multifamily investor tips

11 Ways to Increase Cash Flow for Apartment Building Investors

You have located a multifamily property in your preferred market. The building actually fits all of your conditions yet the property’s cash-flow is not what you’d like it to be. So, should you look for another apartment building?

Many new investors overlook ways they may be able to improve the cashflow of the property. Listed below are some of those ways.

1. Increase the Rents
This is pretty clear but there are cases where the rents have not increased for a long time. If the rents are below market, you may be able to increase their rents. Analyze your rents by asking your tenants, calling on other for rent signs in similar areas or using Rentometer. Keep in mind, if you’re in a city or county that has rent controls, the choice to do this may not be available.

2. Add Income from other sources
If the building is located on a highly trafficked street selling advertising space may somewhere on the property may be an option to add a new rental stream. Always check your local zoning ordinances to confirm this is viable.

3. Reduce Expenses
Take advantage and apply for utility rebates when you upgrade the older inefficient toilets, shower heads and common area lighting to more modern standards.

value add

4. Upgrade Unit Interiors
Upgrading kitchens and bathrooms can be a simple way to receive rent increases once you have a vacancy. Pull out old carpeting and install longer lasting faux hardwood or tile flooring, new cabinet exteriors, fresh paint and carpeting in bedroom areas, new vanities, newer appliances if necessary, and modern energy efficient lighting fixtures.

5. Washers and Dryers
The most desired amenity added to rental leases are washers and dryers. If you can install washer and dryer hookups and tenants pay for their own water, this could add about $50-90 per month to your income per unit.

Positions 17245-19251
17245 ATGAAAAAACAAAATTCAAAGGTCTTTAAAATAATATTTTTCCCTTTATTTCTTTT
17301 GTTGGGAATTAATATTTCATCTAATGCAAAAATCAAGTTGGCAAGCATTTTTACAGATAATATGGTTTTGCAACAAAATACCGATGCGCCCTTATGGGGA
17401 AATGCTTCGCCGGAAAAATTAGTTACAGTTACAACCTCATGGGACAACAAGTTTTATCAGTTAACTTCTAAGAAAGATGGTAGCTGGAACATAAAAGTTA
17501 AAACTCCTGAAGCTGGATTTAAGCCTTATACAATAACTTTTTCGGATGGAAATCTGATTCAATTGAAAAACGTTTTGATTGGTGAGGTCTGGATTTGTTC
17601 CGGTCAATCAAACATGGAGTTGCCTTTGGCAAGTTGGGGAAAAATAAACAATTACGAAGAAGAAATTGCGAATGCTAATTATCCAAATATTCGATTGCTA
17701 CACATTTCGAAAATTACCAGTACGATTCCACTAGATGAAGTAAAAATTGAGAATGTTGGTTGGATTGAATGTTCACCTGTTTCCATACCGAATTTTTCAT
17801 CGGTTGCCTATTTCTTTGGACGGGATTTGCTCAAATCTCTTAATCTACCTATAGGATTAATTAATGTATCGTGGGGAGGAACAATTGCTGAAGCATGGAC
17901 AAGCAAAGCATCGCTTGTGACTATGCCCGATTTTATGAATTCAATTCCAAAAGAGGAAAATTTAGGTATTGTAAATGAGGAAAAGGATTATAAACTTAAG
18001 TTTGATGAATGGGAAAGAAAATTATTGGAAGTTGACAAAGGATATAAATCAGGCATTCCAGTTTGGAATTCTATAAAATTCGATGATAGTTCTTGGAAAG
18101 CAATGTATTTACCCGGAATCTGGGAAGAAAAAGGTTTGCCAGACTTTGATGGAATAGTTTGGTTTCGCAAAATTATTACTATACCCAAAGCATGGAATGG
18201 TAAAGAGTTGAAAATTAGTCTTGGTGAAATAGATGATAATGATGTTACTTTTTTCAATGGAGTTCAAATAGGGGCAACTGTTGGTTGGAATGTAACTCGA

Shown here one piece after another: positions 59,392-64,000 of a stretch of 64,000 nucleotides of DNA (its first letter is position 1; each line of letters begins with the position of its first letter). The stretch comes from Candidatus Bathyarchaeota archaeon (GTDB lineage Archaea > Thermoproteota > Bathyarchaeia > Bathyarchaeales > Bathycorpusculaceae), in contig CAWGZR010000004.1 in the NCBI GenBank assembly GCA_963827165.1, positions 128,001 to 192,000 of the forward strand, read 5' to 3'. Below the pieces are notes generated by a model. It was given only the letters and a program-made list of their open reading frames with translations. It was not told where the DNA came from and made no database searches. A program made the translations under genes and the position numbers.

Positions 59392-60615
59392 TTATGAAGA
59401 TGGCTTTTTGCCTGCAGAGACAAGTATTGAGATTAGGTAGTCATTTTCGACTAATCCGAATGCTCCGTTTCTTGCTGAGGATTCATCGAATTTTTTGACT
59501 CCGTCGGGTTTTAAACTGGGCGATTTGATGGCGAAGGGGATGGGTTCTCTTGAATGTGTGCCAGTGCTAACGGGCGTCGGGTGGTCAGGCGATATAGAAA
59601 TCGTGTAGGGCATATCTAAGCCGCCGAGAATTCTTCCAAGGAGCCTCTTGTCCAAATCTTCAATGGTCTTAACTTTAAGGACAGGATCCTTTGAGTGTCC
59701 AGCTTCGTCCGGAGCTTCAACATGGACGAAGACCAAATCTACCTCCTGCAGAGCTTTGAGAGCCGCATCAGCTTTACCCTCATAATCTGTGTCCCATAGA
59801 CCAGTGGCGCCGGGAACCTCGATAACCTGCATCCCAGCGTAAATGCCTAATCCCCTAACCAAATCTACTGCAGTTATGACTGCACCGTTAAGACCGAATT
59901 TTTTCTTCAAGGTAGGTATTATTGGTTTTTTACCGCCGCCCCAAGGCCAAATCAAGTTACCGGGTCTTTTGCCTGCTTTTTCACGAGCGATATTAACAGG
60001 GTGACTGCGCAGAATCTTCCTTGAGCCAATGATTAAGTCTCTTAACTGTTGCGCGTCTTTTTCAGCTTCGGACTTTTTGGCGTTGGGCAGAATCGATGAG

For building with a common utility room, just install a new washer and dryer. Suppose each unit does two loads of laundry every week. Your washer and dryer each costs $1.25. That comes out to $5 each week or $260 annually.
For 10 units, that works out to $50 per week or $2,600 per year.
With the increased income, the value of the property has also increased depending on the cap rate.

6. Pet friendly units
Sure pets can lead to damage, smells, and urine and the carpet will likely need to be changed once the tenant vacates. Include a pet addendum to the lease agreement that they are responsible for cleaning the unit’s interior and immediate exterior area free of pet waste, hairs, food, accessories and cages.

MOST apartment buildings don’t allow pets. So, if you are allowing them a place for their furry friends, your building could have high demand. The reason is tenants who have pets are usually willing to pay more to have their pets live with them. This can be an additional $75-100 a month. Moreover, you can collect a $150-$250 non-refundable pet fee per animal upon move-in.

7. Garage parking or storage
Tenants can and do pay more to park their cars or have additional storage space in a garage. An additional charge for garage space is typical and can make it well worth the expense or removing any personal supplies to boost the monthly income. A covered carport is another option.

8. Taxes
If you paid a lot less for the building that a previous investor 10 years ago, apply for re-assessment to reduce your taxes. Why do this? Your current taxes may be based on prices from 10 years ago or more.

9. Renter’s Insurance
In more and more instances, we’ve noticed property management companies requiring tenants to have renter’s insurance. Even some self-storage facilities require this nowadays. Because the property owner’s insurance policy doesn’t cover the tenant’s personal items, tenants may be required to get this coverage by the owner.

The cost may only be $12 a month. However, the owner-operator can charge $17 per month for each tenant unless they have a separate policy. It is only $5 extra each month but if the building has 24 units and 4 residents have their own policy, that means 20 tenants will pay you an extra $5 per month or $1200 per year.

10. Short-term Lease options
Some prospective tenants inquire about renting for a short-term ranging from three to six months. Perhaps they need an interim place are searching for a home to buy or relocated for a temporary work assignment and need it for a short time. You can charge a premium for the convenience.

11. Lease with Built-in increase
In your lease, you can insert a built-in rent increase of 3-5% upon renewal. This ensures your rents are always priced to the market, and it is a hedge against inflation.